2. Faulty Brake Sensors: Modern cars have electronic parking brakes, and a malfunctioning sensor might engage the brake unexpectedly. This can happen due to wear, dirt, or damaged wiring affecting the sensors.
  3. Compromised Brake Cable: Over time, the brake cable can become stretched or worn out. A compromised cable might not release the brake fully. As a result, the parking brake will partially engage while you are driving.
  4. Auto-engage Safety Features: Some vehicles have safety features that auto-engage the parking brake under certain conditions, such as when the car is on a slope, to prevent rolling. Whenever there is a malfunction in this system, it can cause unintended brake engagements.
  5. Malfunctioning Brake Caliper: The brake caliper can stick or seize, especially if it’s not maintained or is exposed to harsh conditions. This can cause the parking brake to remain engaged even if the lever or button is released.

How to Prevent Sudden Parking Brake Engagements in the Future?

The best way to prevent sudden parking brake engagements is to regularly maintain the braking system and be mindful of its use. If you are not sure where to start, here is a step-by-step guide. 

  1. Proper Engagement: First of all, always ensure that you’ve fully engaged or fully released the parking brake. Halfway positions can lead to unexpected engagements.
  2. Routine Inspection: Schedule regular brake system inspections. Professionals can identify wear, potential malfunctions, or parts in need of replacement.
  3. Address Faulty Sensors: If you have a vehicle that uses electronic parking brakes, be proactive about replacing sensors that show signs of wear or malfunction.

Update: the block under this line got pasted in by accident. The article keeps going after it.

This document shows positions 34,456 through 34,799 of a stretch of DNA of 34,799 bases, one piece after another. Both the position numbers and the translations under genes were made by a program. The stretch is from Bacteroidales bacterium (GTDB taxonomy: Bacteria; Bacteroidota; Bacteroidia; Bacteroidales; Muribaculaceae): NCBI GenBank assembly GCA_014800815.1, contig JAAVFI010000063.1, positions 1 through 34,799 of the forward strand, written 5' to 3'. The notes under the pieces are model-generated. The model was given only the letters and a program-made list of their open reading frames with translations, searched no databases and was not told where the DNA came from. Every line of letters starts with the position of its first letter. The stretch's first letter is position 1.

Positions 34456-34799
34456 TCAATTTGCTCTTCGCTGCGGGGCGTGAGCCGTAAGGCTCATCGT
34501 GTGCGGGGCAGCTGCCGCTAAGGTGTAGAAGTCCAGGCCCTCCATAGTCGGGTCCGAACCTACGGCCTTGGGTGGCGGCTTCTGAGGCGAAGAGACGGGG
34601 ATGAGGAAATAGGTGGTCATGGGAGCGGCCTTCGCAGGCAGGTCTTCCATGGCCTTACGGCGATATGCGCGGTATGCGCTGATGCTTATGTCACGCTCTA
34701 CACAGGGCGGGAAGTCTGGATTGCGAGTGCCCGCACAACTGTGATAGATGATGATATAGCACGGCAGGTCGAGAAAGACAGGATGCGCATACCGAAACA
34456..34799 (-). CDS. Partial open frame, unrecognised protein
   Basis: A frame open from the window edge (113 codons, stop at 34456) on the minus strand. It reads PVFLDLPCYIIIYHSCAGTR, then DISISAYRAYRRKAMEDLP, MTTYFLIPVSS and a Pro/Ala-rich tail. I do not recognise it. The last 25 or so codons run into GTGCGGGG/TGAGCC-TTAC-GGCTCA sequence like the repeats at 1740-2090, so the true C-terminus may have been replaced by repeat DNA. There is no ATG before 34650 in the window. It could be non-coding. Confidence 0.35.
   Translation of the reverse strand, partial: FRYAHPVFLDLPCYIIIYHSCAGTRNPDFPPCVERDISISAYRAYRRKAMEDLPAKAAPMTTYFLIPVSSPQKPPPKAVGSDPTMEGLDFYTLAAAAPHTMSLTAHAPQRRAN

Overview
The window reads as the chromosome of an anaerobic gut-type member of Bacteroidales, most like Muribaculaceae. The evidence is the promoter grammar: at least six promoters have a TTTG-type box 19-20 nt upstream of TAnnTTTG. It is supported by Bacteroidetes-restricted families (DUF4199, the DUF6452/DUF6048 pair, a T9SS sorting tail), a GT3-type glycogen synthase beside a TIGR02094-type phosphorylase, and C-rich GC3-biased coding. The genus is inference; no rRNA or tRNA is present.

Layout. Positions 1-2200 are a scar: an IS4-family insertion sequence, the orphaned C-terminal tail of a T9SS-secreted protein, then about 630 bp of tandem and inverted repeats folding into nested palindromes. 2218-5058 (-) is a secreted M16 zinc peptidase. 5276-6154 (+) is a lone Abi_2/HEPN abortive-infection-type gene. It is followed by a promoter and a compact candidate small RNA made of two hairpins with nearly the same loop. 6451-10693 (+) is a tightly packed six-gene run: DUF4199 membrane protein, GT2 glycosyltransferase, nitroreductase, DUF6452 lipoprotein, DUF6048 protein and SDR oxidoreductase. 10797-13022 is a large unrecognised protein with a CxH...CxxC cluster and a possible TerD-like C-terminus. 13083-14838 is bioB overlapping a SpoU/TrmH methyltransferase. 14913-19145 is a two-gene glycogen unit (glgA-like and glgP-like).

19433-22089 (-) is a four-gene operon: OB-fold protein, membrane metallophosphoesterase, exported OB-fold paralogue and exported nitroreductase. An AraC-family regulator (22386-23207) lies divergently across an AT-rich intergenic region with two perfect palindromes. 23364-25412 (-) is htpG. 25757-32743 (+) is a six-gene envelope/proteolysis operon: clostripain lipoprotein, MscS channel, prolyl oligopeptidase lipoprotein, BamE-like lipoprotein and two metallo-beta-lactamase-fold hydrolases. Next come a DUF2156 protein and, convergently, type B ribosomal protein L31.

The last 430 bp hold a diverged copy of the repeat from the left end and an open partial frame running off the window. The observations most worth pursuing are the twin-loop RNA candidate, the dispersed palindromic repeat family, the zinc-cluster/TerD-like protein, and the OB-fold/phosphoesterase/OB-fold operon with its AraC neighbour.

4. Brake Cable Maintenance: Ensure the brake cable is free from corrosion and rust. You should apply lubricants as recommended to prevent sticking or stretching.
  5. Educate Yourself: Understand any auto-engage safety features of your vehicle and know when they activate. This can help you anticipate or prevent unintended brake engagements.
  6. Parking habits: Whenever parking, especially on slopes, ensure your car is in gear (for manual transmissions) or ‘Park’ (for automatics) before applying the parking brake. If you practice this habit, it will reduce the strain on your brake system.

Is It Safe to Drive with an Engaged Parking Brake?

No, driving with an engaged parking brake is not safe. Simply put, it can damage the braking system and threaten your safety on the road.

These are the potential issues you can expect if you neglect this case. 

  1. Overheating: The constant friction can cause the brake components to overheat, reducing their efficiency.
  2. Wear and tear: Increased wear on the brake pads and shoes means more frequent replacements.
  3. Reduced control: The uneven brake application can lead to unpredictable vehicle behavior, especially during turns.

Therefore, always ensure that your parking brake is fully disengaged before starting a drive to maintain optimal vehicle performance and safety.

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Video Credits – Auto Repair Guys